The Christian fundamentalist dominated Bush administration, in alliance with Jewish fundamentalists in the US and Israel and the British Christian fundamentalist, Tony Blair, may try and use the Bali bombings as further justification to invade Iraq. They have provided no evidence, despite Rumsfeld’s claim to the contrary, that the Iraqi regime is linked to al-Qa’ida. A key element in the drive to launch an occupation of Iraq is oil and the need for US imperialism to secure new oil supplies and reserves, especially because of the unstable situation which exists in Saudia Arabia.

Should they go ahead with this invasion, it will unleash massive social and political turmoil in the Middle East. Anti-western, especially anti-US, sentiment would be enormously strengthened internationally. The recent attacks on US soldiers in Kuwait, one of the most pro-western of the Gulf States, is a warning of the explosive situation which will develop. The bombings in Bali may widen the division amongst the ruling class about launching an attack on Iraq.

Bush hardliners

The hardliners in the Bush administration are using the bombing to try and strengthen their campaign in favour of an attack on Iraq. The more far-sighted representatives of capitalism are increasingly doubtful that this strategy is in their best interests. As the British Financial Times commented in its editorial following the Bali bombings: "The threat of an attack on Iraq by the US and its allies is likely to fuel the growing support for extremists in Pakistan and elsewhere in southern Asia…This raises difficult questions for President George W. Bush as he considers the next steps in the war against terrorism."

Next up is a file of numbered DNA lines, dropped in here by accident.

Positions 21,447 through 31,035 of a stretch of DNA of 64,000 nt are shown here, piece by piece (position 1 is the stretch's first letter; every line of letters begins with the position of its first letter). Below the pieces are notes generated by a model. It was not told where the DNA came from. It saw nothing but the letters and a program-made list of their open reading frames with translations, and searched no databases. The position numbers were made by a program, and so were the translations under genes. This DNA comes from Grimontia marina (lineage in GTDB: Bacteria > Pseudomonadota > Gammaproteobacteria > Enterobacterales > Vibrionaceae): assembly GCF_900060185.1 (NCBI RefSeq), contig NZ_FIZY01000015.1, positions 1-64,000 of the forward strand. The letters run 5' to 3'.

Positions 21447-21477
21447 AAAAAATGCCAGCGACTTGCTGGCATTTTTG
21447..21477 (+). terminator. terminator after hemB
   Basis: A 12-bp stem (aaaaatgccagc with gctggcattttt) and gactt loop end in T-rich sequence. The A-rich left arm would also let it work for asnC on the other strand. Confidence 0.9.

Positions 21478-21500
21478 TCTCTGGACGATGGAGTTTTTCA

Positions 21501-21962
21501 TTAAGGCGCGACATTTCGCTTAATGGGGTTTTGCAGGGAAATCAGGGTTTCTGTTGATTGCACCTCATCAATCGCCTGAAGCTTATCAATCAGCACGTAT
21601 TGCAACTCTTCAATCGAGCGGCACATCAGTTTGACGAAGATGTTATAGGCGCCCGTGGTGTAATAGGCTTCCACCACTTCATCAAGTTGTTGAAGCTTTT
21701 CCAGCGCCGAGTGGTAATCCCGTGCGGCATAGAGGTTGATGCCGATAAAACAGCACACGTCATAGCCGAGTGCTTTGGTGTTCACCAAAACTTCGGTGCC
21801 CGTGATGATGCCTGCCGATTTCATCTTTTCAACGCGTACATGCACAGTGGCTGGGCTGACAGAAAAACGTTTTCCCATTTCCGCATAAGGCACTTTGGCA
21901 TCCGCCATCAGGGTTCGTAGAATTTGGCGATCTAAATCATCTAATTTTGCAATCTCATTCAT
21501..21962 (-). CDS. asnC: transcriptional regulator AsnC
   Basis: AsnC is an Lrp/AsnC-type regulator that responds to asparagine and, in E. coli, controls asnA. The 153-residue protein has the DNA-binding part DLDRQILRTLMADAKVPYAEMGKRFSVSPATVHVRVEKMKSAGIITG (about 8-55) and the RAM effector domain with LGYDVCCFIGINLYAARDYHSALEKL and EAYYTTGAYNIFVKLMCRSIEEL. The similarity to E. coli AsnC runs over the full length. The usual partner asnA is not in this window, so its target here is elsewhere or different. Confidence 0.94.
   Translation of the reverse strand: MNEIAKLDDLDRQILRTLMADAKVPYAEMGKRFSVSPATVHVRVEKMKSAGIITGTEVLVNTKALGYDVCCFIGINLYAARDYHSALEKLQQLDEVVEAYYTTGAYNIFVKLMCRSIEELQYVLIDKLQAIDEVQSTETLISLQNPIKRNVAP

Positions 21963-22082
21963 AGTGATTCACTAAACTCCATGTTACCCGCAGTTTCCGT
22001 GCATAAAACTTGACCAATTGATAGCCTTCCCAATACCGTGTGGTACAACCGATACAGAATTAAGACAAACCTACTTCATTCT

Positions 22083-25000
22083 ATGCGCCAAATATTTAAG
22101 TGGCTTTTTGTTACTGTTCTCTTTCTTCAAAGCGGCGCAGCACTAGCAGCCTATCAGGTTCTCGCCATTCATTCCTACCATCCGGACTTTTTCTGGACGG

Moreover, in the US itself, and internationally, if the US ruling class goes to war against Iraq, it will do so with growing mass opposition to the war – before it has even begun! Despite the bombing in Bali 35,000 marched in an anti-war rally in Melbourne Australia and observed one-minute silence to remember those killed in the bombings. This, according to some reports, is the largest anti-war rally in Melbourne since the Vietnam war. There is growing opposition to the war amongst the US population.

Bush, Blair and Howard and, ultimately, their system will be blamed for the carnage that a war on Iraq and any further terrorist attacks that will inevitably arise from it.

These events illustrate the need to build a mass socialist alternative to capitalism and imperialism amongst working people internationally. It is only the building of socialism internationally that will eliminate the social conditions that spore ‘terrorist’ groups and allow them to operate. It is only by building a mass socialist alternative that it will be possible to unite the working peoples of the world in a struggle to confront capitalism and imperialism.

*No to Terrorism and War!

*Fight Imperialist attempts to attack Iraq and unleash terror on the Iraqi and Palestinian People.

* Fight for a Mass Socialist Alternative to Capitalism and Imperialism.

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October 2002